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Mon, June 17

Public lands commission would give citizens voice in trail uses

Mike Barnes, right, vice president of Hualapai Four Wheelers, talks with a group of off-road enthusiasts outside the County Administration Building Monday following the Board of Supervisors’ vote to form a citizens’ advisory commission for public lands recreation. (Photo by Hubble Ray Smith/Daily Miner)

Mike Barnes, right, vice president of Hualapai Four Wheelers, talks with a group of off-road enthusiasts outside the County Administration Building Monday following the Board of Supervisors’ vote to form a citizens’ advisory commission for public lands recreation. (Photo by Hubble Ray Smith/Daily Miner)

KINGMAN – Wasting little time, the Mohave County Board of Supervisors moved quickly Monday to form a citizen advisory commission responsible for making recommendations related to recreational activities on public lands.

The action was prompted by the U.S. Bureau of Land Management’s proposal to close more than 1,600 miles of trails in the county.

About two dozen people attended Monday’s regular board meeting where supervisors voted unanimously to direct staff to draft by-laws for the commission and bring it back as soon as possible.

Public Works Director Steve Latoski said it would be pressing to get it done by the next board meeting Oct. 15, but he should have it by the first meeting in November.

Board Chairman Gary Watson pushed for quicker action as citizens have fewer than 60 days to comment on the BLM’s travel management plan.

Supervisor Hildy Angius said the commission came about because of all the public input she’s heard about the BLM plan, and all the citizens who showed up at the previous board meeting.

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Mohave County Supervisor Hildy Angius discusses the BLM’s travel management plan with Ric Swats of Golden Valley following Monday’s board meeting. (Photo by Hubble Ray Smith/Daily Miner)

She wants to have a clear mission statement for the commission so it doesn’t get out of control.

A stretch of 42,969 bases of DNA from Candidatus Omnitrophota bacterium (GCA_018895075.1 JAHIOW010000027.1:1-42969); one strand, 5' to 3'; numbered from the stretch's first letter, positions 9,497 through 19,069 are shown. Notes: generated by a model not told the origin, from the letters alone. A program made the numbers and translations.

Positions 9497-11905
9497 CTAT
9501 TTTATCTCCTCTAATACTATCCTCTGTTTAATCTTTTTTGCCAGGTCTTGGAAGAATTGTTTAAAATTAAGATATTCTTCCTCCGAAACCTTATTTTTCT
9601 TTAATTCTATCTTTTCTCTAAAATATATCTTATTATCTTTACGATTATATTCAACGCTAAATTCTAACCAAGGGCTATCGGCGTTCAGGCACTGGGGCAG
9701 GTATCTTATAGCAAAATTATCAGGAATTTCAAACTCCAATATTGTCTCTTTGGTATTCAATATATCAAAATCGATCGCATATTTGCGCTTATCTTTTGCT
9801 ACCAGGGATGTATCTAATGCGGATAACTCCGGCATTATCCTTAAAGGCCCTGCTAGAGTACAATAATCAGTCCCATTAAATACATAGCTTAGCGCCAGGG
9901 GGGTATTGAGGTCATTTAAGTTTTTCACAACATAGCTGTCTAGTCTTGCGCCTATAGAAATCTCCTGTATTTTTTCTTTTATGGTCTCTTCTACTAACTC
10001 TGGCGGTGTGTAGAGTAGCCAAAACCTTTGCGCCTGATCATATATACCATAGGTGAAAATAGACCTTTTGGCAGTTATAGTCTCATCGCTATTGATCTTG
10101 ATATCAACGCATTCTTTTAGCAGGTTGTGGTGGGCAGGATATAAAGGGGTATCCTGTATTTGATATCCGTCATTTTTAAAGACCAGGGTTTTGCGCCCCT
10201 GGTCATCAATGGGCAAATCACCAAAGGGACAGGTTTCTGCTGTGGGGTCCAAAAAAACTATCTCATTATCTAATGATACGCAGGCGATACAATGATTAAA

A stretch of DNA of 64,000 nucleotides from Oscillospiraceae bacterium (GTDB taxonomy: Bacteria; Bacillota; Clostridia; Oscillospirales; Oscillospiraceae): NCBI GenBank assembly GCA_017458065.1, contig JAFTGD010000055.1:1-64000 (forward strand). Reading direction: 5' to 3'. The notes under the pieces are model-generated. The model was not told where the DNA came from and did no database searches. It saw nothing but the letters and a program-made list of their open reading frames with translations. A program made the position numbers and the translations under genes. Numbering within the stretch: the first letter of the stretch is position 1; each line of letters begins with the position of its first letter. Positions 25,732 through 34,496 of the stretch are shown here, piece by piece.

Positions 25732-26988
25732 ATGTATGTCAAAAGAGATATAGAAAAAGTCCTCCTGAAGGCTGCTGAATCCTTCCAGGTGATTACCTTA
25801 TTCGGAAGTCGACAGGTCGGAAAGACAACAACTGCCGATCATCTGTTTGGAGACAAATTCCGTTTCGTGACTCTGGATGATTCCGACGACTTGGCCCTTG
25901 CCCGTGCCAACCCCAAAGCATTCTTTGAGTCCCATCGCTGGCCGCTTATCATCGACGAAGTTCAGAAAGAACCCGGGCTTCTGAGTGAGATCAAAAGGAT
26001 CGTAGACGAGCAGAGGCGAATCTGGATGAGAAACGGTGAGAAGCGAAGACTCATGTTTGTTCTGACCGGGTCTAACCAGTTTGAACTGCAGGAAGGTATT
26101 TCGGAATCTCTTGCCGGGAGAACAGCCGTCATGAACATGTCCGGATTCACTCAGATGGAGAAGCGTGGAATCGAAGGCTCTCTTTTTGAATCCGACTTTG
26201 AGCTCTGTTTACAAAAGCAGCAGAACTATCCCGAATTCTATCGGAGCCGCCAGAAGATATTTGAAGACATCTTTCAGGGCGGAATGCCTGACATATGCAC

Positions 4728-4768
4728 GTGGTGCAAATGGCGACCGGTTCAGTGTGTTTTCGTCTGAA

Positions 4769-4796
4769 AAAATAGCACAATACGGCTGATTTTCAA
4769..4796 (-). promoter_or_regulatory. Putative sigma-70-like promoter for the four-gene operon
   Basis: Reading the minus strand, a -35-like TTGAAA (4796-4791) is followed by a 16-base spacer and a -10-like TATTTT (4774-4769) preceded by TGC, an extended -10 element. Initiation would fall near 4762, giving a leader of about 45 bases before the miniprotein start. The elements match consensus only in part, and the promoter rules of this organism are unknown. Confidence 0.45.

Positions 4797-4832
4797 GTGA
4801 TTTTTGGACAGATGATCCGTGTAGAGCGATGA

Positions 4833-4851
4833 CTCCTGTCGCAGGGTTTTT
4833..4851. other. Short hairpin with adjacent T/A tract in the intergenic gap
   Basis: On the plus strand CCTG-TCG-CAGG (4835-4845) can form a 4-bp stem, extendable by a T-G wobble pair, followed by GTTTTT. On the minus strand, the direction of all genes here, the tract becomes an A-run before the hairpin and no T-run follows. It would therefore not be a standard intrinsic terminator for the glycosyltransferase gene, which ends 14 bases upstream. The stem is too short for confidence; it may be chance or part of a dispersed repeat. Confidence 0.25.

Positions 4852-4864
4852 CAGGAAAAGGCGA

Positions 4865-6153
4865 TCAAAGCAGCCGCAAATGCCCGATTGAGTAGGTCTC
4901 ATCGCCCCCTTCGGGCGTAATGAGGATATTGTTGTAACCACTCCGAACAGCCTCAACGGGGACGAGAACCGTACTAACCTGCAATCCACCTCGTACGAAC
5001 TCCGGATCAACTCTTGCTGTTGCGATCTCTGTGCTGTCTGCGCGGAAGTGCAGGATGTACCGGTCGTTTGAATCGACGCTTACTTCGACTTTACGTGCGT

“I think also because it started with these people, if you have any ideas to keep in mind, contact your supervisor to make sure it’s included,” Angius told the citizens who attended the meeting, most of them affiliated with various off-road riding groups. “I’ve already gotten things we wouldn’t have even thought about.”

The commission would be comprised of two citizens from each of the five supervisor districts, along with a county supervisor and someone from Public Works.

Ric Swats of Golden Valley said it’s not often he’s seen such rapid action from the board. There are a lot of government agencies working in Mohave County, including state and federal agencies, and the commission needs to develop a relationship with all of them, he said.

“There are many issues with many different user groups,” Swats told the board. “We need to make this very available to the public. Whether they’re a fly fisherman or photographer, they need to be able to bring it to us.”

Several citizens who had signed up to speak about the agenda item were pleased with the board’s decision and opted not to speak, including Chuck Brinkley, president of the Golden Shores Off Roaders and local business owner.

Doug Wisdom of Kingman also commended the board on their work so far, and spoke about the 2015 Arizona Motorized Recreation Plan in which no trails were proposed for closure.

“Can we get the local BLM on board with this plan from the state and jettison this (travel management plan)? There’s nothing in the state plan about 30 percent closure,” he said.

Jim Strong of Lake Havasu City, past-president of Havasu Four Wheelers and a board member of the Arizona Peace Trail, wasn’t sure if the county needs another commission to deal with the BLM.

“I hope we don’t spend money for another level of bureaucracy,” he told the board. “We’ve had a good working relationship with the BLM. It takes time to solve problems.”

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